Bitcoin is on a path to increase for the fourth consecutive month, its longest streak in two years.
That’s according to a Sunday (April 30) Bloomberg News report, which notes that this sort of steak has historically been good for bitcoin, as its data shows that four-month advances by bitcoin presaged an average jump of 260% in the following year. In this case, that would bring bitcoin to a record $105,000.
“The biggest thing for crypto is that it’s a lightning rod for liquidity,” Christopher Forbes, head of CMC Invest Singapore, told Bloomberg Television. “And as liquidity returns to the market, and it is and we’re seeing that, I think crypto will continue to trade well.”
The report also notes that – over the past few days – Standard Chartered Bank, BCA Research and Bloomberg Intelligence have all pointed to potential paths for bitcoin to hit $100,000.
“The recent banking-sector crisis has helped to reestablish bitcoin’s core use case as a decentralized, trustless and scarce digital asset,” Geoff Kendrick, head of crypto and EM FX West research at Standard Chartered, wrote in a note.
The news comes amid a flurry of regulatory activity around the cryptocurrency space, such as the European Union’s approval April 20 of the Markets in Crypto Assets (MiCA) regulation, giving – as PYMNTS wrote “the historically embattled digital asset sector … a legitimate on-ramp to one of the world’s largest and most mature market economies.”
As that report noted, market observers are increasingly taking the position that MiCA could help the crypto industry finally get something it has found elusive throughout its decade-plus history: access to banking services.
Meanwhile, the embrace of cryptocurrency does not extend to credit unions, according to recent research by PYMNTS and PSCU.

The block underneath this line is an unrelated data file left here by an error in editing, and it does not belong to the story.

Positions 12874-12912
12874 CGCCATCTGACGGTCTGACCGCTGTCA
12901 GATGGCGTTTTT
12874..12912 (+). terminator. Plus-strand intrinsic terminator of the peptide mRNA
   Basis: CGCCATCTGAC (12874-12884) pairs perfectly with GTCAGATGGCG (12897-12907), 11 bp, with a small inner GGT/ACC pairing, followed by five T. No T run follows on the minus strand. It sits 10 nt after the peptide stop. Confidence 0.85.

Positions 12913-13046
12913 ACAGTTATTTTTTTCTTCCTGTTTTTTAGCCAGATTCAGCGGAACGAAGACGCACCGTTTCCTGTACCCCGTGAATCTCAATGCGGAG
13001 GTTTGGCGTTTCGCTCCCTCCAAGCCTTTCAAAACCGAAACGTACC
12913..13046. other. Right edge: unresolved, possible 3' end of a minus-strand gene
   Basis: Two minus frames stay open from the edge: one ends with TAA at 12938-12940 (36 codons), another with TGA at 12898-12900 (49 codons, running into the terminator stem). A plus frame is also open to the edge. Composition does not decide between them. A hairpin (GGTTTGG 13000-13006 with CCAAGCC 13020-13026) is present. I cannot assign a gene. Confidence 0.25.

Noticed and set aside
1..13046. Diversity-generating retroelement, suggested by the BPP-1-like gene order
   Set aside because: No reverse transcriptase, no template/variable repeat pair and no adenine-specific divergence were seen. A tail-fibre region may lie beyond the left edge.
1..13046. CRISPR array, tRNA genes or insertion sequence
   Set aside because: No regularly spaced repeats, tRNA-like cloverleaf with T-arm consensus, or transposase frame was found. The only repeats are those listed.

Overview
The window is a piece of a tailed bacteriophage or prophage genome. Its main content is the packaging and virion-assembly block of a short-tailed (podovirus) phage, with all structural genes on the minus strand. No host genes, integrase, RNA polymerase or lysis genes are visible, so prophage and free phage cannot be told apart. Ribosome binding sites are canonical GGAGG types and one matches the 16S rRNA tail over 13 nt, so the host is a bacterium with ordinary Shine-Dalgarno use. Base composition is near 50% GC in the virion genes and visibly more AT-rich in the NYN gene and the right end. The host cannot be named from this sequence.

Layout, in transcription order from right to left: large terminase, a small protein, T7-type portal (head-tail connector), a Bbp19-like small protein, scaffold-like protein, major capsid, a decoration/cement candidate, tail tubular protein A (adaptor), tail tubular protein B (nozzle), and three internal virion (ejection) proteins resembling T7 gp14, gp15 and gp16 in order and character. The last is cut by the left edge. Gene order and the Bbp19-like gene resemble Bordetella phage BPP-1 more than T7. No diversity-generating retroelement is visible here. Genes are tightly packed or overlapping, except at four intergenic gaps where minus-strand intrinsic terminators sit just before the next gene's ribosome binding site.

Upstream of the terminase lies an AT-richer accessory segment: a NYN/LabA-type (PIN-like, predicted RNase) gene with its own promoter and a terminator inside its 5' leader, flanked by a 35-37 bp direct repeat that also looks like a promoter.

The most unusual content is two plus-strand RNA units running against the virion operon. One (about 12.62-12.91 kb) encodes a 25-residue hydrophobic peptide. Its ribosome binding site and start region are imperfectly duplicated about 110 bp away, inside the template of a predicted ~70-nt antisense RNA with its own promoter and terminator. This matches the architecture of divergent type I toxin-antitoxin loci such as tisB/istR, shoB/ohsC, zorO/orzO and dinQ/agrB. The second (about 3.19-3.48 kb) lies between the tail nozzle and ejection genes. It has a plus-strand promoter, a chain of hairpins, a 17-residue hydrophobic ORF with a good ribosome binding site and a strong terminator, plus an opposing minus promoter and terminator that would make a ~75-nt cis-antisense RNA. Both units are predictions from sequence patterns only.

The April 2023 report “Credit Union Innovation: Bridging the Cryptocurrency Divide” finds that 56% of credit union leaders say they are less than enthusiastic about providing cryptocurrency products for their members.
Cryptocurrency remains a hot topic in the news, and while just under 1 in 3 U.S. consumers own cryptocurrency (31%), those who do tend to take crypto into consideration when making a host of financial decisions, including where they bank.
“This points to a potential disconnect between what some credit union members want, and what some credit union executives plan to deliver,” PYMNTS wrote.
Some observers say that the more consumers become educated about crypto’s possibilities, the more willing they may be to experiment with digital assets. And indeed, half of consumers say that one reason they don’t use cryptocurrency is because they know so little about it.
Still, credit union executives don’t appear to be convinced, with two-thirds saying they are wary of offering cryptocurrency because of its volatility, and half pointing to the relatively weak penetration of digital assets as a payment method.